'Having curiosity, a sense of adventure, and enthusiasm are essential. It’s good to know your professional and personal limits—what you can do and cannot do.'
What is your professional background and what did you do before joining MSF?
I did an internship in internal medicine, a residency in anesthesia, and two fellowships in pediatric and cardiac anesthesia. I worked in an inner-city private practice for 19 years and now work for the Massachusetts General Hospital/Cambridge Health Alliance on a special arrangement where I can take a 4-month unpaid annual leave to go to the field with MSF.
What were your typical day-to-day duties during each of your assignments?
In Ivory Coast, my focus was pain management and infection control. In the operating room, I supervised three very competent nurse-anesthetists. I’d help them start the cases, round in the intensive care unit, and return to help them with emergencies. I also started a pediatric burn unit in response to the large volume of cases and unacceptable high mortality, so I would make a stop there to anesthetize patients for dressing changes.
My work day in DRC (Democratic Republic of Congo) started at 7:30 a.m. and ended around midnight. I was the only anesthesiologist and was on-call every day. After a late supper and a couple of hours’ sleep, I would be summoned to return to the hospital. I rarely had a full night’s sleep. We had one operating room, two surgeons, and me. The team did a lot of general surgical cases and a high volume of obstetric cases—about 90 C-sections a month. I noticed that the burn victims were not getting anesthesia, as in Ivory Coast, for their dressing changes, so in my spare time, I gave them IV sedation.
We were also short on staff in Nigeria, so the work load was phenomenal. We logged the highest monthly volume of cases since the opening of the trauma center two years previous. We saw many orthopedic traumas from knife, gun, and machete wounds, and injuries from road accidents.
How equipped were the hospitals?
Nigeria was the best equipped. We had a ventilator attached to an anesthesia machine, an EKG, pulse oximetry, capnography, and oxygen extractors. In DRC, I had to improvise with an uncalibrated vaporizer and an oxygen extractor. I did as much as I could using spinal anesthesia, sometimes without benefit of an introducer.
How did you adapt your practice to work around those limitations?
In DRC, my iPod came in handy especially with the teenage soon-to-be mothers. I plugged them in, pressed ”play”, then placed the spinal. My overriding preference was to keep the patient breathing spontaneously in case the power and, therefore my oxygen supply, failed. If I had to do a general anesthetic at night, I had to ask the night watchman to stand next to the emergency generator in case the power went out.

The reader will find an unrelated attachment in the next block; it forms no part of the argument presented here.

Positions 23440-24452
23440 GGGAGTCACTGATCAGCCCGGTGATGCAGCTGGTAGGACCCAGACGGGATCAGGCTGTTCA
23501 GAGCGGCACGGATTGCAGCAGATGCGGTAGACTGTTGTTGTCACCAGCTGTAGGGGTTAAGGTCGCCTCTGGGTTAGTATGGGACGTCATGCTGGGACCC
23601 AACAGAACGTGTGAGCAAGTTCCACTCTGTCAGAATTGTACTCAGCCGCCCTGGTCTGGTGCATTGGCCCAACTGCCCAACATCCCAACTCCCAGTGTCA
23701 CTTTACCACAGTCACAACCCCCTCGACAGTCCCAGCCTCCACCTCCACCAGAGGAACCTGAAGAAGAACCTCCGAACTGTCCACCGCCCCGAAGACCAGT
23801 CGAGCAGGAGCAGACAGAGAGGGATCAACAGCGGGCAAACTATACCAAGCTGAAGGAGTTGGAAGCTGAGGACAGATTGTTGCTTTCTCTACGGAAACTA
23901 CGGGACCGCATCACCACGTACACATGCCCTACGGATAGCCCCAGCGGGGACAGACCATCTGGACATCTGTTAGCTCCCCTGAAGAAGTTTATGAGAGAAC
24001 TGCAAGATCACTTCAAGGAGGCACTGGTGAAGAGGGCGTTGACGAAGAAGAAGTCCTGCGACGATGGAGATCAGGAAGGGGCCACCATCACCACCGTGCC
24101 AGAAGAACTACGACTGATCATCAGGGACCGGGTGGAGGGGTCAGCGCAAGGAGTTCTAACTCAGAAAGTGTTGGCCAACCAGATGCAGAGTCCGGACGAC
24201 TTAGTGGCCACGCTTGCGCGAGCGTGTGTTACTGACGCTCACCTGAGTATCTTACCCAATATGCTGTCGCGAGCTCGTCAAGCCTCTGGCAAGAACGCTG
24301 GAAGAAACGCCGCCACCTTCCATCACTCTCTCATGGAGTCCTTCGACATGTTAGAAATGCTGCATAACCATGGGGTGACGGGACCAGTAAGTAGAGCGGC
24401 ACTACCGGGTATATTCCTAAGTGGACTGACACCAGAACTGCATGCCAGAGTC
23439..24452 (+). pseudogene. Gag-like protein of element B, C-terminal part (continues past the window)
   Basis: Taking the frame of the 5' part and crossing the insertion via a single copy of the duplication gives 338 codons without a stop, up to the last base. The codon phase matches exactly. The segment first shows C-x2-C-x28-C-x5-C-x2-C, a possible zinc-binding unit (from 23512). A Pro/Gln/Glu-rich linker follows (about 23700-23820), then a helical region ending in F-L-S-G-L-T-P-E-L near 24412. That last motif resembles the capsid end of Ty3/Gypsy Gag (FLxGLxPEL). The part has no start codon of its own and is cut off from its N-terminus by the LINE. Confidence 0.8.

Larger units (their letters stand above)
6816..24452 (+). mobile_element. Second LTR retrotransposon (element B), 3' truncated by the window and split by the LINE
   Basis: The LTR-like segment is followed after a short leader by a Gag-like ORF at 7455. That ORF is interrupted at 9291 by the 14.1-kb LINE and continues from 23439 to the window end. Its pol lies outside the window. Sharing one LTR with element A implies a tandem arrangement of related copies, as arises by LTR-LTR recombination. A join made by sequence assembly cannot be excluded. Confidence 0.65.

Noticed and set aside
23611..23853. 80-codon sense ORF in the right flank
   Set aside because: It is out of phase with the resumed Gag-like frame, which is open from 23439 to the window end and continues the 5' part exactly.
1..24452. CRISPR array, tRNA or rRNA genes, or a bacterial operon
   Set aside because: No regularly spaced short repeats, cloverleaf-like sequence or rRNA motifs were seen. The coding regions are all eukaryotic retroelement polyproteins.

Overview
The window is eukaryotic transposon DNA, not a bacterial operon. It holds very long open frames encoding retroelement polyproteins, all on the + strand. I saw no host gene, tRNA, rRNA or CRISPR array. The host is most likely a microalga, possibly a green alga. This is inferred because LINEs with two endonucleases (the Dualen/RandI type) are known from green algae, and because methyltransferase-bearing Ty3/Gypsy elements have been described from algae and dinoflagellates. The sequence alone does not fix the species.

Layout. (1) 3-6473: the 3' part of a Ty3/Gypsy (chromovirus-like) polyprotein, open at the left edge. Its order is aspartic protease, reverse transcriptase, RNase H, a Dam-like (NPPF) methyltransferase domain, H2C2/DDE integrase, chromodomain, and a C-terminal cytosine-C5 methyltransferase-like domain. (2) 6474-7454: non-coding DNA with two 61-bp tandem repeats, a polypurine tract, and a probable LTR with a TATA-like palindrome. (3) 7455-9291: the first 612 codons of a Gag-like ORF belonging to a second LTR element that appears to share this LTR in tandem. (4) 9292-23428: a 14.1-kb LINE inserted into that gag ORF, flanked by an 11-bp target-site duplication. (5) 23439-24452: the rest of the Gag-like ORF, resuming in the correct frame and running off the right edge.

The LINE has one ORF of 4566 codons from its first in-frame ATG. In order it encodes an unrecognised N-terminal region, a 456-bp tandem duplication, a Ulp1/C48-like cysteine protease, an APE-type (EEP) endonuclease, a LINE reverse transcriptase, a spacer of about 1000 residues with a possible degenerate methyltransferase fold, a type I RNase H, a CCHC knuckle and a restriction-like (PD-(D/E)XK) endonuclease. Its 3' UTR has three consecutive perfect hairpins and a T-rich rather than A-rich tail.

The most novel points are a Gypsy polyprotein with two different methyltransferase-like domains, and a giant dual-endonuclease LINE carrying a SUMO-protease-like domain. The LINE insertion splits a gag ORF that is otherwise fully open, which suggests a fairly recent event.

What kind of flexibility did you have in the field to improve the quality of care?
In Ivory Coast, I noticed that there was a high mortality of 30 to 40 percent from burns, which you would not see in the U.S., so I set up a pediatric burn center and our mortality rate went to zero. This is what I like about MSF. If you identify a problem and have a solution, MSF is open to seeing it through.
How do anesthesiologists and surgeons work together in the field?
We work as a surgical team. There’s a high level of communication, cooperation, and consultation between the surgeon and the anesthesiologist. There are no assumptions about who knows how to do what.
Have you seen cases that were clinically interesting that you haven’t done before?
There have been some unusual cases, such as the conjoined twins and the person who arrived carrying an armload of his own intestines. Some were horrible, like the two-year-old whose arm had been chopped off with a machete during a violent attack.
What did you find most challenging about life in the field, apart from work?
For my first three weeks in Ivory Coast, I shared a dormitory with two men who snored. There was no hot water, so each morning, the guards boiled some for us. Because of language and cultural differences, communication was always a challenge, whether at the dinner table or at the hospital.
What character traits do you think were most necessary while in the field?
Having curiosity, a sense of adventure, and enthusiasm are essential. It’s good to know your professional and personal limits—what you can do and cannot do.
How has working in the field impacted your work back home?
I appreciate everything so much more—oxygen for every patient, a clean suction catheter, and working equipment. The politics and the day-to-day annoyances don’t bother me anymore. Also, my relationship with surgeons has changed. Now, I work with surgeons, not around them.
How have you been able to incorporate working with MSF into your professional life?
I’ve been able to structure my job so that I can do field work four months a year. As a board member, there are a lot of teleconferences and reading, which I do in my spare time.
What information do you have for anesthesiologists interested in applying to MSF?
Your skills need to be very good because the environment is quite challenging, so expand your knowledge and skills, and sharpen your intuition and instinct by broadening your experience.